A stunning 13 day/12 night end-to-end trail, the Grampians Peaks Trail will be one of Victoria’s icon walks when it is launched in late 2020.
At a distance of 160kms, and starting in the north and finishing in the south, it will be Victoria’s longest new hiking trail since the introduction of the Great Ocean Walk (100km) in January of 2006.
This page of our website is dedicated to keeping you up-to-date with the launch of the Grampians Peaks Trail.
Furthermore, if you are interested in finding out more info about our upcoming Grampians Peaks Trail Shuttle Service, you can do so by subscribing for updates and completing our market research survey.
Currently, there is only one section of the trail available to hikers which starts and finishes in the always popular Halls Gap.
This has been designed to give hikers a taste of what’s to come once the trail is completely open.
Stage one of the Grampians Peaks Trail route is over three days:
8.6km, 5 hours
Starting in Halls Gap, you’ll begin your climb via Splitters Falls and the Grand Canyon as you make your way to the Pinnacle before heading south to Lakeside Lookout and Bugiga Hiker Camp.
This section of the trail offers commanding views for a majority of the way.
13.8km, 5-6 hours
Once you’ve packed up your camp, you’ll begin your ascent through tall Messmate forest and a maze of sandstone outcrops.
A little further on you’ll cross a bridge over the Gate of the East Wind and then begin your climb to the summit of Mount Rosea.
Once you’ve finished taking several photos at the top (the view is pretty special), you’ll begin making your way down through a sheltered section forest to Borough Huts Campground.
14km, 5-6 hours
The final day of stage one of the Grampians Peaks Trail will see you walk along Bellfield Lake via Bellfield Track and the Terraces Fireline on your back way to Halls Gap.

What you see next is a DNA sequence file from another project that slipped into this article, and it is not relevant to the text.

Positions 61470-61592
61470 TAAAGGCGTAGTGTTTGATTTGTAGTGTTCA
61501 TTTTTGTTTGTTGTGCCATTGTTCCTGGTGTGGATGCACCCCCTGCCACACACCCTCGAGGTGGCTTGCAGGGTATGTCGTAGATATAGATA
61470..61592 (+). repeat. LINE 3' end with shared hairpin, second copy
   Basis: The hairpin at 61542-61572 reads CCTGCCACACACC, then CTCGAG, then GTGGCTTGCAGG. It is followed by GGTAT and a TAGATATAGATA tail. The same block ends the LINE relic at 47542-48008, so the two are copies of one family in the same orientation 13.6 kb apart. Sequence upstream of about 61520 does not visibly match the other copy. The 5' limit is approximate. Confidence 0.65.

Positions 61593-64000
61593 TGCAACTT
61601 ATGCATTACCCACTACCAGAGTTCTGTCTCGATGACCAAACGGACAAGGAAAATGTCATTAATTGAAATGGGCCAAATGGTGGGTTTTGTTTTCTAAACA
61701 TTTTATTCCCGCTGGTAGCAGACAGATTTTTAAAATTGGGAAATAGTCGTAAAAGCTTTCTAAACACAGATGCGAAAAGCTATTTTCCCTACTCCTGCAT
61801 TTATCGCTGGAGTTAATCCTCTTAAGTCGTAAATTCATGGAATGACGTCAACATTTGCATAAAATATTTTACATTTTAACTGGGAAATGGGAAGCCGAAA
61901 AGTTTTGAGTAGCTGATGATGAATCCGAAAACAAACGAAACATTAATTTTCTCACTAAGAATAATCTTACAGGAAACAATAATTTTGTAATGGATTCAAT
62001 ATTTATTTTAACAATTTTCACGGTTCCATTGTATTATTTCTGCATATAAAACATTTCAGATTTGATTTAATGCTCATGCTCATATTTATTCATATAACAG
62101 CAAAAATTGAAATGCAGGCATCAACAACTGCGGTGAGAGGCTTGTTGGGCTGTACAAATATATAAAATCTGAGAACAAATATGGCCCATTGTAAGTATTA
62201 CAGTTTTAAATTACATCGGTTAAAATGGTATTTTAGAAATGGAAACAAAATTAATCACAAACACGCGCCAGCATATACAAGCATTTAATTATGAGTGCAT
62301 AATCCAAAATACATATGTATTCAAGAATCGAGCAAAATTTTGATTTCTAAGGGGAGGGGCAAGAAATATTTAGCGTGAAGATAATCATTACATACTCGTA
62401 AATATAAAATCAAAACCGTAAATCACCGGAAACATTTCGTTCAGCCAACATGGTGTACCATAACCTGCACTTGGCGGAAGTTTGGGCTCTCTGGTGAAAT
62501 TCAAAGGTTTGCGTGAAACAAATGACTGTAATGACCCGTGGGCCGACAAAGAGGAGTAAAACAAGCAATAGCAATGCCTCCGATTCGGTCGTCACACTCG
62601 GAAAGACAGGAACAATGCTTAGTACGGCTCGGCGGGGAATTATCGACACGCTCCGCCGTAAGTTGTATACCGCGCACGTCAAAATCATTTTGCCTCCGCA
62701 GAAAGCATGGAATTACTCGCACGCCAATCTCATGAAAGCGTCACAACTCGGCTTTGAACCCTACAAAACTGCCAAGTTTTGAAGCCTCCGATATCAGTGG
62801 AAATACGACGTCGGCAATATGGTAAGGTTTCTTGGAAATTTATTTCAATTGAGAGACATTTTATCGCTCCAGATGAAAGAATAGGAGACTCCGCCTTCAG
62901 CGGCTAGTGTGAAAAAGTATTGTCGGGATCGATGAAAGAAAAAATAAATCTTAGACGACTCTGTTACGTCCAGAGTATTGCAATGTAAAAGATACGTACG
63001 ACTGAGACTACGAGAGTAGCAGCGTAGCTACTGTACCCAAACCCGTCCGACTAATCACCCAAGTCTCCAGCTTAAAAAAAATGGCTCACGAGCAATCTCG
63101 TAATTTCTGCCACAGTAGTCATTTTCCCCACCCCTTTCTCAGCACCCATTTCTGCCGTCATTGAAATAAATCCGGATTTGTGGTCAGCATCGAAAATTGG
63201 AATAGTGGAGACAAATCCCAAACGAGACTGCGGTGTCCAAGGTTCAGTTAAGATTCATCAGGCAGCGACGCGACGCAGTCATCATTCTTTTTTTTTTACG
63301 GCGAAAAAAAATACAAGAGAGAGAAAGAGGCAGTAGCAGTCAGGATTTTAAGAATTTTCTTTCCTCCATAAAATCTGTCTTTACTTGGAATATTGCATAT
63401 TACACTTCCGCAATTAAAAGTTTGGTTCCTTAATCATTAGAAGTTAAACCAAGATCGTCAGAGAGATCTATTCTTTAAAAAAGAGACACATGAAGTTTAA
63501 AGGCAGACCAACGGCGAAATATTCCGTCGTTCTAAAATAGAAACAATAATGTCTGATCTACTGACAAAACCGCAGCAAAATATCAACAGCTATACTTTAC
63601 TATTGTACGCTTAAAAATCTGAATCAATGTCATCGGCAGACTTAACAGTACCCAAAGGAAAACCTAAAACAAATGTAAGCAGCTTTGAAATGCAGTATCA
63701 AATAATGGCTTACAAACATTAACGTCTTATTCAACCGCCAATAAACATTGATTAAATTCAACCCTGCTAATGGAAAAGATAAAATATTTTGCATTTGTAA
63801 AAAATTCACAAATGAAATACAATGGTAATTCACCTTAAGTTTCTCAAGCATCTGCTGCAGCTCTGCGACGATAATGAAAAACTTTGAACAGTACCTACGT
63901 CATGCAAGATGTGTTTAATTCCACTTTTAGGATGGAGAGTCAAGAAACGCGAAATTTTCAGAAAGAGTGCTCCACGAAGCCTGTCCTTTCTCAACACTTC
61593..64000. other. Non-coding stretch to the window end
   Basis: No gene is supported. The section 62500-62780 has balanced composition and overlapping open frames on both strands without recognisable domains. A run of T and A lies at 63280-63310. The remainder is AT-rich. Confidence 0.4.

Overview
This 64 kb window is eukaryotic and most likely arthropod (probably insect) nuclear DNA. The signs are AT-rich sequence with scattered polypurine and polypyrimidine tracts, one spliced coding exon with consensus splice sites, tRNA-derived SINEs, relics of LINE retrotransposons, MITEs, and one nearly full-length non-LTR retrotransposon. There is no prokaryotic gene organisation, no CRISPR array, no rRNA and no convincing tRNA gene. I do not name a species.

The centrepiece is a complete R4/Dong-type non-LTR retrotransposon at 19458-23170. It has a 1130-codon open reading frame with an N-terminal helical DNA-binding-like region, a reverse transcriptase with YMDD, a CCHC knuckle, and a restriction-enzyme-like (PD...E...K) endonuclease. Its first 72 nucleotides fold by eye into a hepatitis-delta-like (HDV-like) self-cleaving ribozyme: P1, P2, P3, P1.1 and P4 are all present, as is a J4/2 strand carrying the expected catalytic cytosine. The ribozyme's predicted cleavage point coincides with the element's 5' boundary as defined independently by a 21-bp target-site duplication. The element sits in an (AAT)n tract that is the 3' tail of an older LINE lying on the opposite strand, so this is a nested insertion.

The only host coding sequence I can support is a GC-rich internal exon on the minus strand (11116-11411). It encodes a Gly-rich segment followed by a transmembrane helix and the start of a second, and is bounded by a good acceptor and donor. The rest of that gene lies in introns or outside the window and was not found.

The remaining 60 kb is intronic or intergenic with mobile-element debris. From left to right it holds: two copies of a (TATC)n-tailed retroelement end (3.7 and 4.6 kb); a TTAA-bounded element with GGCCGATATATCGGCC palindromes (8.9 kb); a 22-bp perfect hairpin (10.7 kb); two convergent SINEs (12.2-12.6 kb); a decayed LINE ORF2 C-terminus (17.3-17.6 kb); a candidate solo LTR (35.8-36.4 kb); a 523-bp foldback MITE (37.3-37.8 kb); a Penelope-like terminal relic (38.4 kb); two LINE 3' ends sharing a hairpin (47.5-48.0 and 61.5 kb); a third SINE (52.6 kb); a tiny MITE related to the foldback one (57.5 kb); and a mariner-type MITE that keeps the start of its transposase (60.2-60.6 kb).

Once launched, and to ensure that the Grampians Peaks Trail is accessible to a wide range of visitors looking for new experiences, Parks Victoria will be looking to licensed tour operators to offer facilitated walks on the trail’s northern section.
These walking experiences will include the use of three demountable huts at the Gar (Mount Difficult) and Werdug (Lake Wartook) hike-in campgrounds.
Built and owned by Parks Victoria, the four-bed huts will be minimalist in design and are specifically developed with the Grampians landscape in mind.
Those staying at the huts as part of these facilitated walks will share the available communal toilets and shelter will other visitors to the sites.
These huts have been designed to minimise environmental impact and minimise fire, with a similar footprint to existing tent pads in the area and no heating or cooking facilities.
Furthermore, tent platforms will still be available at these two campsites for those people independently walking this section of the Grampians Peaks Trail.
In recognition of the cultural significance of the Gariwerd landscape, hike-in campgrounds on the trail will have Aboriginal names.
Parks Victoria has worked closely with local Traditional Owners to identify appropriate names for each campground.
The names for the campgrounds are (from north to south):
The use of these Aboriginal names is part of the interpretation plan for the Grampians Peaks Trail.
This plan is designed to help interpret the landscape to visitors and provide them with an experience rich in Aboriginal culture of the Jardwadjali and Djab Wurrung peoples, who have lived in these ranges for thousands of years.
Furthermore, there will be a number of interpretation signage along the trail that will help hikers to learn more about the area’s rich Aboriginal cultural heritage as well as providing information about the national park’s environmental values.
Stage 1 of the Grampians Peaks Trail included the construction of the new Bugiga hiker camp and 16kms of new trails in the central part of the Grampians near the town of Halls Gap.
Stage 2 will include 11 more camps and 144 km of trails which, once completed in December 2020, will include all 12 camps and all 160km of the trail.
The new hiker camps have been specifically designed to sit discreetly in the environment and are being built following extensive cultural heritage and environmental assessments & consultations in line with statutory obligations.
Each camp will include a main shelter for communal gatherings and meal preparation, a separate toilet block, up to 12 tent pads, boardwalks, and internal tracks built to minimise the impact on the environment.
Ten of the camps will be available for general public use whilst one camp is intended for larger groups such as schools.
Some of the camps are located in remote sections of the park and are therefore only accessible by walking, while others are accessible by four-wheel drive management vehicles.